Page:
By Susan Foglesong on April 12, 2000
Nile’s book was one of the most concise, accurate and informative books I found in those 13 years. Many times I needed the background of the maternity home or orphanage. This was an almost impossible task. Adoption Agencies provided a wealth of information about themselves, but little about the maternity home the birthmothers stayed in.
It is imperative to an adoptee to know something about the surroundings of their mother during her pregnancy. This is the only time the two shared, and it is the only link they have when they start to question their heritage. Understanding how a maternity home was run gives them insight to the mindframe of their mother.
The most outstanding thing about this book as that adoption researchers find that it lists homes that were almost unheard of. Some of these homes were private and there are even actual names of mothers who placed their children for adoption.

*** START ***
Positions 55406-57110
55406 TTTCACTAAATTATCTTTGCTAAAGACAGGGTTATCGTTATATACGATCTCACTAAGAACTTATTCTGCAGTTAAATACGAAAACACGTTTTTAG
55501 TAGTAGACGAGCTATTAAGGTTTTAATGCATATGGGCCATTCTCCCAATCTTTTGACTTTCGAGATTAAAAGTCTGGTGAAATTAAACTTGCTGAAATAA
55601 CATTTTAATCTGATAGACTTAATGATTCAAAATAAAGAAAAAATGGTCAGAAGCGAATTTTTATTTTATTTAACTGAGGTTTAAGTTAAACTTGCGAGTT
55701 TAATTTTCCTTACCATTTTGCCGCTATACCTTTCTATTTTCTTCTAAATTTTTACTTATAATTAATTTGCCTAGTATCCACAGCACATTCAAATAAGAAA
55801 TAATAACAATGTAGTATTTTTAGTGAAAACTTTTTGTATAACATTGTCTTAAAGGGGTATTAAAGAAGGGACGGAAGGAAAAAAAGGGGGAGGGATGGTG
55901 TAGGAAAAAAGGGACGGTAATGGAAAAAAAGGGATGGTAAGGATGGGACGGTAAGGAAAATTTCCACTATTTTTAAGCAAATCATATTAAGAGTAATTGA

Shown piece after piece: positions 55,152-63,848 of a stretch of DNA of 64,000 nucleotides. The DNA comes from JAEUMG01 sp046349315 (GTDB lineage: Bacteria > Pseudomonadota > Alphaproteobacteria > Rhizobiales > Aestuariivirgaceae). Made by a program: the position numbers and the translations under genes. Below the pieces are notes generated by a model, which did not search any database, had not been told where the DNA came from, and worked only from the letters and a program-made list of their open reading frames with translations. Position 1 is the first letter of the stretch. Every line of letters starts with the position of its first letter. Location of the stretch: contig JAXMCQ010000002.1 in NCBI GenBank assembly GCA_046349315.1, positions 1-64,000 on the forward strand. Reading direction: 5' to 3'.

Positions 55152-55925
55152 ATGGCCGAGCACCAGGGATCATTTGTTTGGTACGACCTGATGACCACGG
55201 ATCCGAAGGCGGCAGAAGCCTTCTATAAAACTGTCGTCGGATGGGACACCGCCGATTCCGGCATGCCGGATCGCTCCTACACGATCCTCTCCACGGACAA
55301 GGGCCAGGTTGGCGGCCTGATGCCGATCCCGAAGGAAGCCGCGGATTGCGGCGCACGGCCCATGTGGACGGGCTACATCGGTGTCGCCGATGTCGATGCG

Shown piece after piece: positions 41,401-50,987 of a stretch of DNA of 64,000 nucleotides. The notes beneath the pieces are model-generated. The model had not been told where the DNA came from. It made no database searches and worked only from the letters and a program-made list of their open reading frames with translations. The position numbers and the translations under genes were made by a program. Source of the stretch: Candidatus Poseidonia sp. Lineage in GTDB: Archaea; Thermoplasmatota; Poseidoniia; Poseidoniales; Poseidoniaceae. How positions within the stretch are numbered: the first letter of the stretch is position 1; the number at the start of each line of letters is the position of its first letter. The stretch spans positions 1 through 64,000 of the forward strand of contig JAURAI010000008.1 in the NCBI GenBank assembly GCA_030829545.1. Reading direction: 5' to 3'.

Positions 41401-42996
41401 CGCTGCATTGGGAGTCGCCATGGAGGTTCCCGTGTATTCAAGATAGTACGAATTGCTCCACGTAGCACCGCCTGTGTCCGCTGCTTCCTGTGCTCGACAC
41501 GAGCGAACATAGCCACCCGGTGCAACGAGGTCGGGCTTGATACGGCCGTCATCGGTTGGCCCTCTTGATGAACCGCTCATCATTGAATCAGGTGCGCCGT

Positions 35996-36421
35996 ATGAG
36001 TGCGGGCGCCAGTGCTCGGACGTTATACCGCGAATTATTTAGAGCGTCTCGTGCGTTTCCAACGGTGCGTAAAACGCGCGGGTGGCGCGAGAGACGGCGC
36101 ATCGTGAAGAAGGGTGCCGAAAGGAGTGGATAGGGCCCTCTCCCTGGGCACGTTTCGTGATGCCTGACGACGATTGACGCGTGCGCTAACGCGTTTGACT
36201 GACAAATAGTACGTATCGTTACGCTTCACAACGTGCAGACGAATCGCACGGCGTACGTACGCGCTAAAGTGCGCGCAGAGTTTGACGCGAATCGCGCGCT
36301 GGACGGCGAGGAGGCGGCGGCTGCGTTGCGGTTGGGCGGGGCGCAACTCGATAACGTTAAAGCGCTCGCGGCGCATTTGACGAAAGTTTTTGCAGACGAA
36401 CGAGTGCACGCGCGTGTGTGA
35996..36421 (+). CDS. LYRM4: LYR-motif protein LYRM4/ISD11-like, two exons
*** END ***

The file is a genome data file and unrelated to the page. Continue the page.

When I got the book it was already out of print and I had to order it from Mr. Niles himself. It was one of the most meaningful books I bought in my career of adoption reform.
Anyone interested in adoption history and orphanages will find it well worth the trouble and time.